That's right, we said the new 4-3. The most famous 3-4 in the game for nine years, the system that once sent all four linebackers to the Pro Bowl, has been junked, and so has the guy who installed it, Steve Sidwell. It must have been difficult for coach Jim Mora to fire his friend and colleague of 26 years, but off Sidwell went, along with defensive line coach John Pease, who had been with Mora for 16 years. The new coordinator is Monte Kiffin, who coached the Vikings' inside linebackers in 1994.
Last year's push was for offense, and the acquisition of quarterback Jim Everett and wideout Michael Haynes resulted in an increase of nearly 1,000 yards of offense. If this season's defensive moves click smoothly on opening day, the Saints' prospects will be looking up; New Orleans plays the 49ers at the Dome on Sunday, and, as everyone in the division knows, the best time to get the Niners is early in the season.
Here's another sad story about a defense gone awry. Last season the Atlanta Falcons brought in two aging stars, end Chris Doleman and linebacker Clay Matthews, just as veteran end Pierce Holt had been imported the year before. Jim Bates, who had crafted sturdy defensive lines for Cleveland, was named coordinator, and his idea was a 4-2-5. After eight games the Atlanta defense ranked 20th in the NFL, the 4-2-5 was junked for a standard 4-3, and things got even worse. Over the next eight games the Falcons yielded an average of 390 yards, and by season's end they were the second-worst defense in the league.
Predictably Bates was fired during the off-season. He was replaced by Joe Haering, who had coached the linebackers last year. Atlanta will play a 4-3, naturally, and will do its share of blitzing. But that's nothing new in this town. Remember Jerry Glanville's old Gritz Blitz days? "At the end of the year they'll either say I did a good job," Haering says, "or they'll try to run me down the road. I've been down a few roads before. It's not that big a deal."
The interesting import is former Buffalo linebacker Darryl Talley, interesting because the acquisition gives the Falcons what is believed to be the oldest starting linebacking corps in history: Talley, 35, Matthews, 39, and Jesse Tuggle, 30. The other new face is rookie corner-back Ron Davis, who coach June Jones says is the most fluid player he has seen since Deion Sanders. It would be nice if Holt and Doleman could shrug off the injuries that bothered them in 1994, but they both are a fingers-crossed deal. Chuck Smith, rushing from the left end, is a relentless sort who had 11 sacks last year, the first double-digit total for the Falcons since Al Richardson—remember him?—in 1981.
Quarterback Jeff George had a nice year statistically, operating the run-and-shoot. He set personal records for his five-year career in three passing categories, but he was disgusted with the team's 7-9 finish and with his erraticism, particularly when trying to force the ball to a covered Andre Rison. No need to worry about that now. Rison is in Cleveland, and his spot has been taken by former Chief J. J. Birden, with former Brown Eric Metcalf taking over Ricky Sanders's slot position.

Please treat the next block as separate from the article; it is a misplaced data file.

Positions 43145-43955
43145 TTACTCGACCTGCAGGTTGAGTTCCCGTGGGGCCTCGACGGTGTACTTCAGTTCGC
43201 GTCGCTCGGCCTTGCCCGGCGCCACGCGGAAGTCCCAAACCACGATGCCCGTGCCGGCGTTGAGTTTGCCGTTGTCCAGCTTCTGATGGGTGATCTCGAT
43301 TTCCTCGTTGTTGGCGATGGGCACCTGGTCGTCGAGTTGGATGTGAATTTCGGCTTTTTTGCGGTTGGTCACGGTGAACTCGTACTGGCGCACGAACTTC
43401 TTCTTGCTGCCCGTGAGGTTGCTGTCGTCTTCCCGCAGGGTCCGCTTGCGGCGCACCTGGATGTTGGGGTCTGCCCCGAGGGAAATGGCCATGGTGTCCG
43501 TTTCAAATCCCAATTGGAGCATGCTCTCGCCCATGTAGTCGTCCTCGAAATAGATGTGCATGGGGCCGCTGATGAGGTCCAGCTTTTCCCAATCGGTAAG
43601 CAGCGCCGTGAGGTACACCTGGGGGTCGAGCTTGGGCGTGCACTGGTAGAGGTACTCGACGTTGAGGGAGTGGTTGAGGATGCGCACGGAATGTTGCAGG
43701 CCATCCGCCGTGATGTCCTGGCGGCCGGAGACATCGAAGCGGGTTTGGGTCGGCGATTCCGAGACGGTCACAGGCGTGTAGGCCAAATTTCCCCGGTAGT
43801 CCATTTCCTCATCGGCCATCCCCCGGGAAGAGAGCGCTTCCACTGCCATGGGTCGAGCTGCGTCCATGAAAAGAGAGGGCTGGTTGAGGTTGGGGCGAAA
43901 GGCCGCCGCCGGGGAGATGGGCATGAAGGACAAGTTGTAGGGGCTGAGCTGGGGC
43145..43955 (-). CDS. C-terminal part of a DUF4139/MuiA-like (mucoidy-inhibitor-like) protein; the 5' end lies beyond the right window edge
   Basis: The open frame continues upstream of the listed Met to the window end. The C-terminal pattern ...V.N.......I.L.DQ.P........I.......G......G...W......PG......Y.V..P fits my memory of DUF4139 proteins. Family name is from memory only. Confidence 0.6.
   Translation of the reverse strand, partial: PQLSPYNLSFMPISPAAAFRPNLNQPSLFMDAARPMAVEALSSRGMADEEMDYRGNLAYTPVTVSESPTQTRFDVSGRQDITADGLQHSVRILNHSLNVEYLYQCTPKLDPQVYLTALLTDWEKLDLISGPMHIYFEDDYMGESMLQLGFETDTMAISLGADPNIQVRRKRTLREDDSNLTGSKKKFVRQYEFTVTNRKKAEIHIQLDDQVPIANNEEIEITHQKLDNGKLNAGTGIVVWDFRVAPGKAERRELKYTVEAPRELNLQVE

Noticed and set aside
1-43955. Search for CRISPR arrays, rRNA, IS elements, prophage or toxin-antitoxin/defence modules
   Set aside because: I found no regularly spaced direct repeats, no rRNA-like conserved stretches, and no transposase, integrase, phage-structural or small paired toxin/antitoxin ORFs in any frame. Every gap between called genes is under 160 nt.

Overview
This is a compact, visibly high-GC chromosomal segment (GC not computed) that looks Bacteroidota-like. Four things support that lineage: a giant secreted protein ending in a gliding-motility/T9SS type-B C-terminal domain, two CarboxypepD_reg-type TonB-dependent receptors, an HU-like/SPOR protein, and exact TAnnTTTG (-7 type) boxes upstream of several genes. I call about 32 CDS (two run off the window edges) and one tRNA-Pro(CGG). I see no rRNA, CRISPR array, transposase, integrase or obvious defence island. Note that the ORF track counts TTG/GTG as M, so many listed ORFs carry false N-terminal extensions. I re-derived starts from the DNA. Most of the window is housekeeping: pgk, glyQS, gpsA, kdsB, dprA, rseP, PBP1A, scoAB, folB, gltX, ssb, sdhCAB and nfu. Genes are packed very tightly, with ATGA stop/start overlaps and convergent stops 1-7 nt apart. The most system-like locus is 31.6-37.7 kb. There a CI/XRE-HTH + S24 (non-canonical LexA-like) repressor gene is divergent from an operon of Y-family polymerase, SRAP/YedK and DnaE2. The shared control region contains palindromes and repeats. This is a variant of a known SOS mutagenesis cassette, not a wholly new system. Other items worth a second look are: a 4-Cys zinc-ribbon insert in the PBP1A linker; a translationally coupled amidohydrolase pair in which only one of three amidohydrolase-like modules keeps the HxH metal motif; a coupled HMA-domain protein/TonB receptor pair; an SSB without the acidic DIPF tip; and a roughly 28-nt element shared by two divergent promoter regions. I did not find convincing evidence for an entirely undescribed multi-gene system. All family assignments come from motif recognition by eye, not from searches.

Hats flew into the air in Atlanta when the Falcons signed Morten Andersen, the longtime Saint whose foot had beaten them in five games. However, let's look at this thing logically: Over the last two years Andersen was 1 for 11 on kicks of 50 yards or more. The man he replaced, Norm Johnson, was 3 for 7 from that distance. Johnson didn't miss a kick of less than 50 yards last season, and he missed only one the year before. Andersen missed eight during that span.
An oft-repeated maxim around the NFL—at least in the modern era—is that you don't hire a college coach to run your team, especially if he has had no pro experience. Tommy Prothro was a huge success at Oregon State and UCLA, but with the Rams and then the Chargers? It just didn't work out. Everyone predicted disaster when Billy Bidwill hired Bud Wilkinson to coach his St. Louis Cardinals in 1978. And you know what? Wilkinson was a disaster. Then came Jimmy Johnson from the University of Miami, and that notion about college coaches bit the dust.
Well, Rich Brooks, fresh from 18 years at Oregon, is now coaching the St. Louis Rams. The what? I still can't say it—just as I never got used to the "L.A. Raiders." I think back to January's Rose Bowl, in which Brooks's Ducks gave unbeaten Penn State a spirited battle, using an imaginative and sophisticated prostyle attack. I remember thinking at the time, Gee, I'd like to see this guy's offense in the NFL.
So here he is, right where the big people live. I like about half his offensive line, particularly center Bern Brostek. I'd like his old Oregon quarterback, Chris Miller, if he could put together one healthy year. I certainly like tailback Jerome Bettis, wideout Isaac Bruce and tight end Troy Drayton. Yes, I also like fullback Leonard Russell, a sock-it-to-ya type of runner who fell into disfavor with both New England and Denver—why I don't know. Are those enough offensive weapons to worry the NFC West folks? I'm not so sure.